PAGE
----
96

How can I download the source code of a package from npm without actually installing it (i.e. without using npm install thepackage)?

90

You can use npm view [package name] dist.tarball which will return the URL of the compressed package file.

Here's an example using wget to download the tarball:

wget $(npm view lodash dist.tarball)
2
  • 13
    npm pack <package's name> is the shortest current way – revelt Oct 9 '19 at 15:03
  • 1
    Downvoted because this doesn't use npm authentication information and results in 401 errors for private packages. – Der Hochstapler Jul 24 '20 at 10:00
68

A simpler way to do this is npm pack <package_name>. This will retrieve the tarball from the registry, place it in your npm cache, and put a copy in the current working directory. See https://docs.npmjs.com/cli/pack

1
  • Perfect. Also: npm pack --dry-run <package_name> will produce the same exact output, without placing the tgz file in the current directory. – friederbluemle Feb 16 '20 at 3:18
52

If you haven't installed npm, with the current public API, you can also access the information about a package in the npm registry from the URL https://registry.npmjs.org/<package-name>/.

Then you can navigate the JSON at versions > (version number) > dist > tarball to get the URL of the code archive and download it.

1
30

npm pack XXX is the quickest to type and it'll download an archive.

Alternatively:

npm v XXX dist.tarball | xargs curl | tar -xz

this command will also:

  • Download the package with progress bar
  • Extracts into a folder called package
1
  • Additionally, if you want to keep the same filename as the registry you could skip the last pipe as in: npm v XXX dist.tarball | xargs curl -O. In this case, curl -O will keep the filename from the npm registry, and since the file is already a tar.gz there's no need to pipe it again through the tar command. – defvol May 12 at 20:43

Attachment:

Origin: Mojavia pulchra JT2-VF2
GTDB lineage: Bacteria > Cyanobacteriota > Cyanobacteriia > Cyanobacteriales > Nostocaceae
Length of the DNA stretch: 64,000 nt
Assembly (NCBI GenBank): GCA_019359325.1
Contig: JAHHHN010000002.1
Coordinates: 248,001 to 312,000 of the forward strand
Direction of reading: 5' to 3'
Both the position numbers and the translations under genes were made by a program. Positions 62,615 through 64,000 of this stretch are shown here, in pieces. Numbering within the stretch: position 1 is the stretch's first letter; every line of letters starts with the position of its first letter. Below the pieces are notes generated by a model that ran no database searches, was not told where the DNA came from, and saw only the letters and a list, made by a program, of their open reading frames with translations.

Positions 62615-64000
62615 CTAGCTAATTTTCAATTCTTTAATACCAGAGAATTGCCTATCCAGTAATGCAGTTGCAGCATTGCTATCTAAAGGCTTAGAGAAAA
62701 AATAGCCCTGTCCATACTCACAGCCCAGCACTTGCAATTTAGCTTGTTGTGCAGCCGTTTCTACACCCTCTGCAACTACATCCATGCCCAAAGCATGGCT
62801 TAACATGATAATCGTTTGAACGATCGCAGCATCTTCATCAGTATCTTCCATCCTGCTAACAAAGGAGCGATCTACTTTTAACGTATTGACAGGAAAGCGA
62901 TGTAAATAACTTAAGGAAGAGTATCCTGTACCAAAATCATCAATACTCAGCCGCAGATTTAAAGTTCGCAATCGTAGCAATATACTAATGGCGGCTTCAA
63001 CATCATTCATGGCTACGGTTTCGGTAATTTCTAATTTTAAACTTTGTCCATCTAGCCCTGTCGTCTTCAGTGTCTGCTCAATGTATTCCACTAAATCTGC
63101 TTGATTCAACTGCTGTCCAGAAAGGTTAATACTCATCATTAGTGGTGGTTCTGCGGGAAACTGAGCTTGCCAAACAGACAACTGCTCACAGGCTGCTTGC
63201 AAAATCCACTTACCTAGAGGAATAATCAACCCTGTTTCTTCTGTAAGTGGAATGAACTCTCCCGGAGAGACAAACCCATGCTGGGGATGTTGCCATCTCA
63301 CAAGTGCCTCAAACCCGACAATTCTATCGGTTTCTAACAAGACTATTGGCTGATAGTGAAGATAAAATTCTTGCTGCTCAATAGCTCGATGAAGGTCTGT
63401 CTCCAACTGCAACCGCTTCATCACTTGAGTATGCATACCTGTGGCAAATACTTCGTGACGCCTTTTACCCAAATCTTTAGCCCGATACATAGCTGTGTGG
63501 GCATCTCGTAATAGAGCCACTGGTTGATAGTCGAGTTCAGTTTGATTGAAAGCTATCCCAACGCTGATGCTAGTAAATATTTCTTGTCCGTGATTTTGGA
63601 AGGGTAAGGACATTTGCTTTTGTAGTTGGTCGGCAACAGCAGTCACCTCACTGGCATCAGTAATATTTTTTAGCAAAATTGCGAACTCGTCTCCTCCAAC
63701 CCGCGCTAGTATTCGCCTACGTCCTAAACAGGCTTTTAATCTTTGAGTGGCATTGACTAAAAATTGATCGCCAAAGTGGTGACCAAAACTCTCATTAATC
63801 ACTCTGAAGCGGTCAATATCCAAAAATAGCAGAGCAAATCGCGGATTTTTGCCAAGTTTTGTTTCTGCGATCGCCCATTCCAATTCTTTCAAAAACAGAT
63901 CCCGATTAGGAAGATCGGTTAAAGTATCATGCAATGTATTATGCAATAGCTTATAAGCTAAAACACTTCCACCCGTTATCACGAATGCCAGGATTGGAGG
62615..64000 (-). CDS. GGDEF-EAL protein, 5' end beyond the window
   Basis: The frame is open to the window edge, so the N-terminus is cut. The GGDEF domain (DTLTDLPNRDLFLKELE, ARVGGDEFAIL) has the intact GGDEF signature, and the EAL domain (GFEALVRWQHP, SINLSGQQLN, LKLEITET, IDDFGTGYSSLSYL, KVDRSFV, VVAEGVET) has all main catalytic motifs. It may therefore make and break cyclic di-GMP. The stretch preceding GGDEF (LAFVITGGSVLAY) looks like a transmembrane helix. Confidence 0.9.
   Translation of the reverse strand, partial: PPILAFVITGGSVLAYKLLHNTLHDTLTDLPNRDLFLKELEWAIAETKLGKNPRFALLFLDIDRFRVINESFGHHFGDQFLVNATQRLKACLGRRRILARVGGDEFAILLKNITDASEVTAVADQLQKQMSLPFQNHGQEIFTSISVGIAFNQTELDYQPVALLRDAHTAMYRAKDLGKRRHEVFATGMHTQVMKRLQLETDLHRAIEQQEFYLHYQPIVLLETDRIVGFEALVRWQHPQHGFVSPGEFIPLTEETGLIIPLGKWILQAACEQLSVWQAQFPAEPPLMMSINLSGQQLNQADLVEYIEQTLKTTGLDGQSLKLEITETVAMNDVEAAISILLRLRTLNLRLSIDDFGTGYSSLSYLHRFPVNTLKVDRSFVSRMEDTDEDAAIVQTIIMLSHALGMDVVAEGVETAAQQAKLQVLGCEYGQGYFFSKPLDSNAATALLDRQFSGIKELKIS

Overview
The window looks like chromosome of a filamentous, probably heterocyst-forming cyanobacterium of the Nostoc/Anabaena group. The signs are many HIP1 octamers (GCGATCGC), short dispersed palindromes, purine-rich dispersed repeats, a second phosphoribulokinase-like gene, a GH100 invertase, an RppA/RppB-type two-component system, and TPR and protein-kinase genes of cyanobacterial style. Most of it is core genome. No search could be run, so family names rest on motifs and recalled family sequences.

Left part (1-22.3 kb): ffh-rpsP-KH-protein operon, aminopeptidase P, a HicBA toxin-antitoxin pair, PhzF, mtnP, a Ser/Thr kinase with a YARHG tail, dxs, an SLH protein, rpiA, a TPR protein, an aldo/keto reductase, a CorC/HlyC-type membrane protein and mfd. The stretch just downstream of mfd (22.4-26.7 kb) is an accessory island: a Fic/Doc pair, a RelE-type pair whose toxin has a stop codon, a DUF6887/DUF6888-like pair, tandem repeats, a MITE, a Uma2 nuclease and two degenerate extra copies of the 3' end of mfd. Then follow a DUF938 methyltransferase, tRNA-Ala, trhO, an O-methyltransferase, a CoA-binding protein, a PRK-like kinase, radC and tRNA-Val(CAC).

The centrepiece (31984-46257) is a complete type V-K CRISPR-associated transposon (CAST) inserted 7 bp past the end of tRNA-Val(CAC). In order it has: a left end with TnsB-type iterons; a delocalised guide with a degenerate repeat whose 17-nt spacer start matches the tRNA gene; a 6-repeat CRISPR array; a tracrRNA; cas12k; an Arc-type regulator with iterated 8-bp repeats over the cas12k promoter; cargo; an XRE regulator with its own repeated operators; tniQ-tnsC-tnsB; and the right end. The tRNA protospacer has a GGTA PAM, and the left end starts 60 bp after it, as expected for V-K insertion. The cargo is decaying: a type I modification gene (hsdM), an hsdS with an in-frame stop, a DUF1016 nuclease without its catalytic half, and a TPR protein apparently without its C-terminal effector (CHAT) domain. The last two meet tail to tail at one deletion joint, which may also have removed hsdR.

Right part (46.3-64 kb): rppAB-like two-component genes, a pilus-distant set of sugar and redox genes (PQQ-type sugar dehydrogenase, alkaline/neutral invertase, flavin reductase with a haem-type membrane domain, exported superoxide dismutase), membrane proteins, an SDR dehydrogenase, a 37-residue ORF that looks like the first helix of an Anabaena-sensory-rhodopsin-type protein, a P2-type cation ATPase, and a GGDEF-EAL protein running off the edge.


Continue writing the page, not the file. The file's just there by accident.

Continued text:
21

On linux I usually download the tarball of a package like this:

wget `npm v [package-name] dist.tarball`

Notice the backticks ``, on stackoverflow I cannot see them clearly.

"v" is just another alias for view:

https://docs.npmjs.com/cli/view

1
0

Based on Gustavo Rodrigues's answer, fixes "package" directory in .tgz, adds latest minor version discovery.

#!/bin/bash

if [[ $# -eq 0 ]] ; then
    echo "Usage: $0 jquery bootstrap@3 tinymce@4.5"
    exit 64 ## EX_USAGE
fi

set -e ## So nothing gets deleted if download fails

for pkg_name in "$@"
do

    ## Get latest version, also works with plain name
    url=$( npm v $pkg_name dist.tarball | tail -n 1 | cut -d \' -f 2 )
    tmp_dir=$( mktemp -d -p . "${pkg_name}__XXXXXXXXX" )

    ## Unpacks to directory named after package@version
    curl $url | tar -xzf - --strip 1 --directory $tmp_dir
    rm -rf $pkg_name
    mv $tmp_dir $pkg_name
done
0

My team created OSS Gadget to make things like this easier, especially when working across different ecosystems. One of the tools in this suite is called oss-download:

oss-download pkg:npm/express         # Latest version
oss-download pkg:npm/express@4.17.1  # Specific version
oss-download pkg:npm/express@*       # All versions
oss-download -e pkg:npm/express      # Decompress contents recursively

If you're only interested in npm, then npm pack is your best option, but if you don't have npm installed or need to do similar things with PyPI, RubyGems, NuGet, etc., then OSS Gadget might be helpful.

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